By Debra Cash
Kylie Minogue has responded to a recent storm of social media outrage — with dancers tweeting out the hashtag #paythedancers and some timely scolding from Paula Abdul, who helped found the Dancers’ Alliance, a union for dancers in Los Angeles with the catchy slogan “the voice behind the movement” — by finally agreeing to pay the Australian dancers who were involved in the making of her latest video and awards show performance.
Originally, the ad placed for the video I Was Gonna Cancel read:
We are looking for talent of all ages between 20-60 years with interesting faces, dancers are preferable but not a must. As our budget is constrained there will be no payment however we are looking to feature as many faces as possible. This will be a great opportunity for exposure.
As we freelancers like to say, you can die from exposure.
Budgets on a commercial project are not comparable to the budget of a working family choosing whether to buy food or medicine. Minogue’s salary for the Australian version of the reality show The Voice has been reported as £600,000, somewhere in the region of £900,000 for the 2015 season.
After the controversy broke, some of the dancers who had made it through the audition were offered $100. I’m not sure if this was just for the video or for the video and the live performance, but apparently the legal minimum in Australia is $200, with the industry standard for that amount of work reported to be $550. (The Dancers Alliance publishes its U.S. rates and working standards here.)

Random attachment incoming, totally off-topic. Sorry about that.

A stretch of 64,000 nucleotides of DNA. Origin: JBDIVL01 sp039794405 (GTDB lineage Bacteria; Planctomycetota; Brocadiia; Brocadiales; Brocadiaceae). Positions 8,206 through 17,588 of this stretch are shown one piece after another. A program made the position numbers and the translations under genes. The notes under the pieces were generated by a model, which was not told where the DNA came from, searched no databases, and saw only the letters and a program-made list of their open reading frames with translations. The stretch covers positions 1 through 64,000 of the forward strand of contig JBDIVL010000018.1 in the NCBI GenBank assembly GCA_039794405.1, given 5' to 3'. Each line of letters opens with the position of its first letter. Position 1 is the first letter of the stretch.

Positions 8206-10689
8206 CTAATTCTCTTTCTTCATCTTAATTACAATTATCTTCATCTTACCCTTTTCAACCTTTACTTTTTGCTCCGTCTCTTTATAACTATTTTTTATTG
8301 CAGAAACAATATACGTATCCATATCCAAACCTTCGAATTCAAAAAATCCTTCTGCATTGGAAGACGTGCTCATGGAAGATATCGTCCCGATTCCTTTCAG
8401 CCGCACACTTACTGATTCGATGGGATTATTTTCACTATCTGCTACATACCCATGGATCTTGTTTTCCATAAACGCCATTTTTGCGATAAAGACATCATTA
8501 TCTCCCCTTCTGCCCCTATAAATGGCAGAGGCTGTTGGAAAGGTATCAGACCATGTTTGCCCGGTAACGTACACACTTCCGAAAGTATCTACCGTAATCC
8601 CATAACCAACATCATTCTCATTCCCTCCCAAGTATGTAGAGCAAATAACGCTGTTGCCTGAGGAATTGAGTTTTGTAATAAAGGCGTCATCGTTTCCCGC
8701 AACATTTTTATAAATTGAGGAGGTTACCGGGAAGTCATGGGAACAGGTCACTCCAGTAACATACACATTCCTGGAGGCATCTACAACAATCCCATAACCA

Warner Music Australia, the parent company of this project, is a subsidiary of the Warner Music Group. I wasn’t able to find a break out of the Australian revenues — and the music industry is globalized enough that such numbers would not necessary convey a comprehensive story. However, in February 2014, Warner reported that the revenue in its fiscal first quarter — ending December 31 — was up 6% to US $815 million.
Debra Cash has reported, taught and lectured on dance, performing arts, design and cultural policy for print, broadcast and internet media. She regularly presents pre-concert talks, writes program notes and moderates events sponsored by World Music/CRASHarts and cultural venues throughout New England. A former Boston Globe and WBUR dance critic, she is a two-time winner of the Creative Arts Award for poetry from the Hadassah-Brandeis Institute and will return to the 2014 Bates Dance Festival as Scholar in Residence.
C 2014 Debra Cash